This first episode of the 2019 R&D season of the National Institute of Justice's (NIJ's) Just Science podcast series consists of an interview with Dr. Katherine Scafide and Dr. Daniel Sheridan about their use of alternative light sources (ALSs) for the detection and assessment of cutaneous bruising.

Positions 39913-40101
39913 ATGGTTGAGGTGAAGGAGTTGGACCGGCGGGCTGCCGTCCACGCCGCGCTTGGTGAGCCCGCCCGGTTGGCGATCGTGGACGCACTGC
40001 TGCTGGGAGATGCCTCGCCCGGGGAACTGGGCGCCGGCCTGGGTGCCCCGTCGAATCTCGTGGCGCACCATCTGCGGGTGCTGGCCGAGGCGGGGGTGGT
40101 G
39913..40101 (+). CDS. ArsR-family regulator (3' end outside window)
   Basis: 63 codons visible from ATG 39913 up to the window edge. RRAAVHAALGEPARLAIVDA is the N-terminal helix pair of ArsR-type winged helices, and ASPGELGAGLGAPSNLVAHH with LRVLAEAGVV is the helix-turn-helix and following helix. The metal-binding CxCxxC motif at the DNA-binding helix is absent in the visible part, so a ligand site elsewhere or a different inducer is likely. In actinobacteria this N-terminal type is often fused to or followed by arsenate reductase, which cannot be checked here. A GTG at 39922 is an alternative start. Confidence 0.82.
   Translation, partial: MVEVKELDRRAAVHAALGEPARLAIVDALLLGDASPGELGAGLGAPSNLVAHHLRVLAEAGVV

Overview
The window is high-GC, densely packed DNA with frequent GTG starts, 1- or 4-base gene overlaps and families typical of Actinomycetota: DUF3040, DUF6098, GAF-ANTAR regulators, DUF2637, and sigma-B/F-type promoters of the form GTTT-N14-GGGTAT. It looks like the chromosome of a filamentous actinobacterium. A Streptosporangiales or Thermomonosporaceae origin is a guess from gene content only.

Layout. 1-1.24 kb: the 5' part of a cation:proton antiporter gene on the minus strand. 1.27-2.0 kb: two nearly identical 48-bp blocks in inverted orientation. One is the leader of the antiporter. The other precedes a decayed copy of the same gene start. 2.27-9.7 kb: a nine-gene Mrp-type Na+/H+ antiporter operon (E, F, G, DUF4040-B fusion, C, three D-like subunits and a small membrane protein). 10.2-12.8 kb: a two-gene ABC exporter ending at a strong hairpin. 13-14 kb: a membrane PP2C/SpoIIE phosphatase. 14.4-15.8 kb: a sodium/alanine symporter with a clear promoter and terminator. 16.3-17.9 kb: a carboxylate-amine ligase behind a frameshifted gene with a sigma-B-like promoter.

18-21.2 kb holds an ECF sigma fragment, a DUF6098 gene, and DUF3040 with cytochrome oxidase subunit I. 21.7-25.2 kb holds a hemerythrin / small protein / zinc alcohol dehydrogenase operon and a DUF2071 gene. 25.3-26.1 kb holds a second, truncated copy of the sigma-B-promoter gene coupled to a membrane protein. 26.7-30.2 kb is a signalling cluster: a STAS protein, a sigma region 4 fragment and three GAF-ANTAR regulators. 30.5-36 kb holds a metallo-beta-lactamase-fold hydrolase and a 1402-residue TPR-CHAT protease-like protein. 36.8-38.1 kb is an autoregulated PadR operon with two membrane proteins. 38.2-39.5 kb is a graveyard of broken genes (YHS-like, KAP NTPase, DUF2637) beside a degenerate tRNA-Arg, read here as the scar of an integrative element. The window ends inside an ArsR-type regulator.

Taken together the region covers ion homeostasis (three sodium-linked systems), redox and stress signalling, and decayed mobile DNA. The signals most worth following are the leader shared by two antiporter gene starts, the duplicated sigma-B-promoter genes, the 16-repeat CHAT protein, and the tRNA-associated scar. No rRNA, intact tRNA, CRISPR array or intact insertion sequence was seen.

Until the 1990s, it was commonly believed that clinicians and forensic professionals could estimate a bruise's age by analyzing its color change; however, research has shown this is not the case. Seafide and Sheridan are conducting a project focused on creating a method for accurately assessing bruises by using various filters to isolate wavelengths of light. In the current interview, they discuss the characteristics of bruising, the factors that affect bruise perception, and their use of paintballs. The overall purpose of the research discussed in the interview is to determine whether or what scientific facts can be determined from an examination of bruises under various ALSs. Bruises are noted to be potentially important evidence in criminal cases that focus on the nature, cause, and time frame for an injury. Scafide and Sheridan state that there is little scientific basis for establishing whether an injury is a bruise or a contusion, as well as the cause or force that produced the bruise. In addition, there are numerous variables that may impact the cause, color, and shape of a bruise in a particular person, such as age, gender, skin color, and medicines consumed. The research reported here is being conducted with volunteers whose physical and medical features are documented and whose bruises are known to be caused by propelled paintballs. The features of the bruises are regularly checked under various ALSs to determine which types of ALS perform best for observations of subjects with particular skin color and other variables.